Japan’s system to forecast radiation threats was working from the moment its nuclear crisis began. As officials planned a venting operation certain to release radioactivity into the air, the system predicted Karino Elementary School would be directly in the path of the plume emerging from the tsunami-hit Fukushima Dai-ichi nuclear plant.
However, the prediction helped no one. Nobody acted on it.
The school, just more than 10km from the plant, was not immediately cleared out. Quite the opposite. It was turned into a temporary evacuation center.
Reports from the forecast system were sent to Japan’s nuclear safety agency, but the flow of data stopped there. Japanese Prime Minister Naoto Kan and others involved in declaring evacuation areas never saw the reports, and neither did local authorities. So thousands of people stayed for days in areas that the system had identified as high-risk, an Associated Press (AP) investigation has found.
At Karino Elementary in the town of Namie, about 400 students, teachers, parents and others gathered in the playground at the height of the nuclear crisis stemming from the March 11 earthquake and tsunami. Many ate rice balls and cooked in the open air.
They were never informed of the predictions that they were at risk. In an interview with the AP, Namie’s mayor said it took more than 24 hours for him to realize — from watching TV — that the evacuees were in danger. He sent buses to move some of them out. However, unaware of the risks, they were taken to another part of town also forecast to be in the plume’s path. Most were left to fend for themselves.
“When I think about it now, I am outraged,” principal Hidenori Arakawa said. “Our lives were put at risk.”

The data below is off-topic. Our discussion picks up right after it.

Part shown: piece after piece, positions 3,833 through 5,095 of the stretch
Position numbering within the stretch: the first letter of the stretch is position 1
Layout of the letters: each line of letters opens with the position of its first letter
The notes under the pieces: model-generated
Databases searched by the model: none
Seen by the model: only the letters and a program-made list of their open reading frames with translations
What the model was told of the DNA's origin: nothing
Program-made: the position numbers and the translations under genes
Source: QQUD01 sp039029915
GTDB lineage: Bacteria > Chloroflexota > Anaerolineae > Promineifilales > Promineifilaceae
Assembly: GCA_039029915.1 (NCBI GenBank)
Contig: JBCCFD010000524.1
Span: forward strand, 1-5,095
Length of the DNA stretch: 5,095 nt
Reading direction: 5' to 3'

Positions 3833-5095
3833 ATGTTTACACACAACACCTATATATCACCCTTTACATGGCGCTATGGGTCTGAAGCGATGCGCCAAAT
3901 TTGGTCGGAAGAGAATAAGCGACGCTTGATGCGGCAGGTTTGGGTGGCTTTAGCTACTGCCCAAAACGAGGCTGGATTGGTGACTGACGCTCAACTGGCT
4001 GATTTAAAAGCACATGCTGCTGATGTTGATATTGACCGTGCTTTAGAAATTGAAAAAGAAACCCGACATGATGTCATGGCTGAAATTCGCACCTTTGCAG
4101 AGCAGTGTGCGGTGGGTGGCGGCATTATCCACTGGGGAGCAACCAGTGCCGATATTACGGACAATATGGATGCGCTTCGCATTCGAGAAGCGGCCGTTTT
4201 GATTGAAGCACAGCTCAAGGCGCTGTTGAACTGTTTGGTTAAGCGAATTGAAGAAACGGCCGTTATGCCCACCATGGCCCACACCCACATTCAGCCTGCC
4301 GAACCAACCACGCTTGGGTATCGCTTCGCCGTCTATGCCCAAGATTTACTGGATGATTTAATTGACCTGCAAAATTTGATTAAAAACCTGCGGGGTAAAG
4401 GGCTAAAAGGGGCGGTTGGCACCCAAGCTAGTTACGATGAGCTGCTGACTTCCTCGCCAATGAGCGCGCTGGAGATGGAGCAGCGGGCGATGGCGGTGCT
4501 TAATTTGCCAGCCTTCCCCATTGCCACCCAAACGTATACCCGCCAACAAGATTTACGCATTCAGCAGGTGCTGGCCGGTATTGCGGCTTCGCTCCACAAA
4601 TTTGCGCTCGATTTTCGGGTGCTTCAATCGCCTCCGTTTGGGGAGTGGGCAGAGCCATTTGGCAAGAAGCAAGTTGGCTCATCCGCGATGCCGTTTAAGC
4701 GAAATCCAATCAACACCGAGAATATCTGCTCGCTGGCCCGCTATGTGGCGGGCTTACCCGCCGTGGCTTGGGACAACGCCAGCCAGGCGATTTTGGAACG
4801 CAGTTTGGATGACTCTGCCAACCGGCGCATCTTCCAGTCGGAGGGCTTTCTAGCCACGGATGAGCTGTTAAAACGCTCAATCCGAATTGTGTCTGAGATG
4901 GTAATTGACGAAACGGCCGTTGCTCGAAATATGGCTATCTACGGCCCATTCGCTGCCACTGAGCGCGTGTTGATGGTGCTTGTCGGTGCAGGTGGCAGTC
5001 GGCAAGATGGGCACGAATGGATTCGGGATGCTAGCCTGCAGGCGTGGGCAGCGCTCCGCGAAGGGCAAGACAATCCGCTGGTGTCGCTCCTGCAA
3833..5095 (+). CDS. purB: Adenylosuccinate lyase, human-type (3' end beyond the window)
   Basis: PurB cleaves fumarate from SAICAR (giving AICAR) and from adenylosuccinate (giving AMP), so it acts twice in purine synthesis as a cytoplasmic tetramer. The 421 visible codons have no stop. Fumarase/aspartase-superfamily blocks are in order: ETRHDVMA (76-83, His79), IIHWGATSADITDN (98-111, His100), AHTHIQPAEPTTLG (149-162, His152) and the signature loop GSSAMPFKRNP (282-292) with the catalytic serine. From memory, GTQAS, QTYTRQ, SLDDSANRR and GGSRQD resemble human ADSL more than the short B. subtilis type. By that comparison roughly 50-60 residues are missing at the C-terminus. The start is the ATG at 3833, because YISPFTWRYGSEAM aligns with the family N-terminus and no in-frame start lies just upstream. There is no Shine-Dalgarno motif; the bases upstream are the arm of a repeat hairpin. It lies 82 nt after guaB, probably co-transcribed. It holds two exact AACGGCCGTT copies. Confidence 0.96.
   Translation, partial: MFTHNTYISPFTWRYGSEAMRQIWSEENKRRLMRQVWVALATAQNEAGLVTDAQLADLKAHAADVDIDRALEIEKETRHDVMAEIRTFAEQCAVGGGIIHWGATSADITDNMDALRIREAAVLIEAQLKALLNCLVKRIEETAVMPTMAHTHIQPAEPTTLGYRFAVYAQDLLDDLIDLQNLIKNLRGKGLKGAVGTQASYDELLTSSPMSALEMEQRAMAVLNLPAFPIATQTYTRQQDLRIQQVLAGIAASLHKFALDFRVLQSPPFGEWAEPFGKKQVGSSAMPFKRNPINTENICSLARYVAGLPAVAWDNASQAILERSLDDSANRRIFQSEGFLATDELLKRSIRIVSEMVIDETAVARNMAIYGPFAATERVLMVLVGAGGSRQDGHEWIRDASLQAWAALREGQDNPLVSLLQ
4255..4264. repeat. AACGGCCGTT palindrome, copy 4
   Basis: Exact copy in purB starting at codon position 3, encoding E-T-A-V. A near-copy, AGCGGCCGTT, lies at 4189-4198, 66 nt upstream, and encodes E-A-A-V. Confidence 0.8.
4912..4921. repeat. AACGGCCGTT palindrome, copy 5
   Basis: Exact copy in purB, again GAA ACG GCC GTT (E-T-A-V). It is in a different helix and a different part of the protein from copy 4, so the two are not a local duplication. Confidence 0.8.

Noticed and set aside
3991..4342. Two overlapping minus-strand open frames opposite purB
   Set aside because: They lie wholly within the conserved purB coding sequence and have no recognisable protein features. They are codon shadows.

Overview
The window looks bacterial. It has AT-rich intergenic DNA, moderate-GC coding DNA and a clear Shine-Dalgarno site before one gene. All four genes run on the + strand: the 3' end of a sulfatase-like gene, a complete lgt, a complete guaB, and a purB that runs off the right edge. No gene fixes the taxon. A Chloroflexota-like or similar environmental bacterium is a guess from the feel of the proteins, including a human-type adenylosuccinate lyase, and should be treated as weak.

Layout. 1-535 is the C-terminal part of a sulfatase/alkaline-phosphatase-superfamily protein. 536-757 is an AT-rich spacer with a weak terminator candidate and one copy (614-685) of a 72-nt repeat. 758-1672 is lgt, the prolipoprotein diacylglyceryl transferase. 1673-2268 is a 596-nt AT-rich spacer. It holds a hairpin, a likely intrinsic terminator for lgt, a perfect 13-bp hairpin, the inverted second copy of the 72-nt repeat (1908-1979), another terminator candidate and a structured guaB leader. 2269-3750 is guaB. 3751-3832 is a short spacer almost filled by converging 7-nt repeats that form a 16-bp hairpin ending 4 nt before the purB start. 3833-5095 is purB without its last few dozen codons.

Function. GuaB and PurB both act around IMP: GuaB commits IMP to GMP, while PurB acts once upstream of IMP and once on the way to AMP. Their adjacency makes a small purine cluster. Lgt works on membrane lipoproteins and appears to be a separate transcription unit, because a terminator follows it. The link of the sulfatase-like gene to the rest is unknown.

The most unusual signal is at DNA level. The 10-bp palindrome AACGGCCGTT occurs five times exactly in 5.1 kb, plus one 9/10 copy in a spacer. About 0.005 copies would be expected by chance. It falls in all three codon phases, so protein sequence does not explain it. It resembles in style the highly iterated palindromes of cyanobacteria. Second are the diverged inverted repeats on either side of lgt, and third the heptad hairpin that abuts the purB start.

Documents obtained by the AP, interviews with key officials and a review of other newly released documents and parliamentary transcripts indicate that the government’s use of the forecast data was hamstrung by communication breakdowns and a lack of even a basic understanding of the system at the highest levels.
It’s unclear how much radiation people might have been exposed to by staying in areas in the path of the radioactive plume, let alone whether any might suffer health problems from the exposure. It could be difficult to ever prove a connection: Health officials say they have no plans to prioritize radiation tests of those who were at the school.
However, the breakdown may hold lessons for other countries with nuclear power plants because similar warning systems are used around the world. This was their first test in a major crisis.
The Japanese network — built in 1986 at a cost of US$140 million — is known as SPEEDI, short for the System for Prediction of Environment Emergency Dose Information. It has radiation monitoring posts nationwide and has been tested in a number of drills, including one the prime minister led for the Hamaoka nuclear facility just last year.
Even so, according to the prime minister’s office, Kan and his top advisers never asked for or received the data. Despite taking part in the Hamaoka drill, Kan admitted he didn’t understand how SPEEDI worked or how valuable the data was.
“I had no idea what sort of information was available,” he told parliament on June 17. “I didn’t know anything about it then, and there was no way I could make a judgement.”